Most businesses start out with a fairly simple business model. As time goes on, they add new services and capabilities and extend out to new markets. Some of this diversification is strategic and deliberate, but most of the time companies start sprawling in ways they never intended.
Why? Mostly we unconsciously imitate what competitors do. If other firms do it, we reason we should too. Anthropologists say that our propensity to copy is our deepest and most ancient survival mechanism. Advertising professional Mark Earls and his colleagues prove this point pretty conclusively in their fascinating book on social behavior, “I’ll Have What She’s Having.”
While copying might have served us well in the early stages of human society (what to eat, how to hunt), it does not serve us well in the business world. By continually duplicating the business models of others, we add layers of complexity to our organizations that sap our energy, blur our focus, and erode our profit margins.
When advertising agencies submit their listing to the Redbooks advertising database (The Standard Directory of Advertising Agencies), of the nearly 100 “areas of specialization” available, most agencies claim nearly half of them. Apparently these agencies want us to believe that they are experts in cosmetics and Hispanic marketing and aviation and food service and … fill the blanks with 40 more “areas of specialization.”
By attempting to be good at everything, we risk being truly excellent at nothing. Worse, this kind of complexity drags our firms down with a form of “organizational overhead” that directly affects the financial health of the company and the emotional health of our employees.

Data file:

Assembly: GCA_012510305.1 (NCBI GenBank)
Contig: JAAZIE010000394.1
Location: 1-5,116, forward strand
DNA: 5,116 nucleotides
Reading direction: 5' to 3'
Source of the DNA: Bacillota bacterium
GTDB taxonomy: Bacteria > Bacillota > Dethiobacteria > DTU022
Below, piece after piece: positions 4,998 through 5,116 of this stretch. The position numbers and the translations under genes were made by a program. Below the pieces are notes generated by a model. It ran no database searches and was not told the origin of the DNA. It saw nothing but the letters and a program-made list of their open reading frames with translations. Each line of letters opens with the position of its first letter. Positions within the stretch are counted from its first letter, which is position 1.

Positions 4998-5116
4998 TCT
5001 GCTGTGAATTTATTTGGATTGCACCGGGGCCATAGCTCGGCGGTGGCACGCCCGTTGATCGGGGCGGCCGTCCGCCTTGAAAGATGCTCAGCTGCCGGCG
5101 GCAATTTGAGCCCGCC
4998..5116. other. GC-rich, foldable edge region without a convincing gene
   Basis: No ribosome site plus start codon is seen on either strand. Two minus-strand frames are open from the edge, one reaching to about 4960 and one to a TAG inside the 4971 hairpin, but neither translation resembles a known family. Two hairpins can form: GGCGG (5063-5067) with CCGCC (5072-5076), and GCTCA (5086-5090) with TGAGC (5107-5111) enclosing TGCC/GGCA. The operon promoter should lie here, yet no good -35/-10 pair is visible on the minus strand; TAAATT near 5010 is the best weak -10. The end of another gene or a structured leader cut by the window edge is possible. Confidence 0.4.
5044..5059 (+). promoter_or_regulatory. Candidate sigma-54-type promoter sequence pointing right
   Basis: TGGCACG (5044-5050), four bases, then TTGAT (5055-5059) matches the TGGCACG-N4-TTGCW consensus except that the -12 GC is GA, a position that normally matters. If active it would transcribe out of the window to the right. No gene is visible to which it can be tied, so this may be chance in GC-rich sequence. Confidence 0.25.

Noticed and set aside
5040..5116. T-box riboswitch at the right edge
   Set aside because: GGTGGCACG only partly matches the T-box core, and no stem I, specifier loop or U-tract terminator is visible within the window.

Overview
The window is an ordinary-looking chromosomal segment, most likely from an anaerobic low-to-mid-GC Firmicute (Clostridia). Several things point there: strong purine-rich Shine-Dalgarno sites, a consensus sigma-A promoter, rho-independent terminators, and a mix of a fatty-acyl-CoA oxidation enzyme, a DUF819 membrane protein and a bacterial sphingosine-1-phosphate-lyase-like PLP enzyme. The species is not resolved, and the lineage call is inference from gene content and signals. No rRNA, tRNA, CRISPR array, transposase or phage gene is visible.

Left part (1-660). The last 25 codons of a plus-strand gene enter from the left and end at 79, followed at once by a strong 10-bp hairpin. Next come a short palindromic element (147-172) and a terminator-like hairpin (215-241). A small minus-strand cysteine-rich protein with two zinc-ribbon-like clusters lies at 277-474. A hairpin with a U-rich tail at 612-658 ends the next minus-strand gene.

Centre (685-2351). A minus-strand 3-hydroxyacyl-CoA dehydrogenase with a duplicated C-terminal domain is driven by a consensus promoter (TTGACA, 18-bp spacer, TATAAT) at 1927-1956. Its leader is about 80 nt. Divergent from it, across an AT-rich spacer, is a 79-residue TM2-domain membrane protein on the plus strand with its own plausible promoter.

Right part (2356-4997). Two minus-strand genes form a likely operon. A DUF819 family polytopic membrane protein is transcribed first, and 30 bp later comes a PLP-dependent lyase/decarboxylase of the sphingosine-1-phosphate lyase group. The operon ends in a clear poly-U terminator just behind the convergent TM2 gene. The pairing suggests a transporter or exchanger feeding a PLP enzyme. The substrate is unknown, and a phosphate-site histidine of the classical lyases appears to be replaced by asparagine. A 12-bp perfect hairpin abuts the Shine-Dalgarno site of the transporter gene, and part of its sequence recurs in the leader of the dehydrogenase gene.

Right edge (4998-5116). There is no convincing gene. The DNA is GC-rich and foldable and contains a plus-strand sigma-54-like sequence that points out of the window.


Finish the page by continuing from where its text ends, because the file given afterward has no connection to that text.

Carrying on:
Focus and self-confidence
The most destructive manifestation of unfettered, unfocused diversification is that it severely erodes the self-confidence of the organization. Rather than building on its strengths and doing what it does best, the firm is chronically distracted by every opportunity that floats by and wastes its financial and intellectual capital chasing clients that are not a good match. Associates are then disappointed that the firm increasingly “comes in second” in new business presentations.
Comments like these — borrowed anonymously from one of the recent surveys Ignition did with a notable advertising agency – illustrate the destructive effects of lack of focus:
The lesson from this past year is that pitching more does not translate to winning more. We would have a stronger win rate if we were more selective. We would also have more confidence in new business, which is something we really lack.
It seems like we are throwing a lot of stuff at a wall and hoping for something to stick. It would be more effective to rest our team and wait for the right opportunities and then go for. This past year was exhausting in many ways.
Right now we have no strategy. We don’t know what we stand for.
We waste time and resources going after accounts that we have no chance of winning, which is extremely frustrating for the teams involved. It truly feels like we just pitch anything.
It’s no coincidence that the most focused firms have the strongest win ratios. More and more I hear from firms emerging from a new business review process that “We lost to the specialist firm.” That’s because what clients really buy is expertise. And no firm can be expert in everything.
Tim Williams leads Ignition Consulting Group (www.ignitiongroup.com), a U.S.-based consultancy devoted to helping advertising agencies and other professional services firms optimize their business model for the 21st century.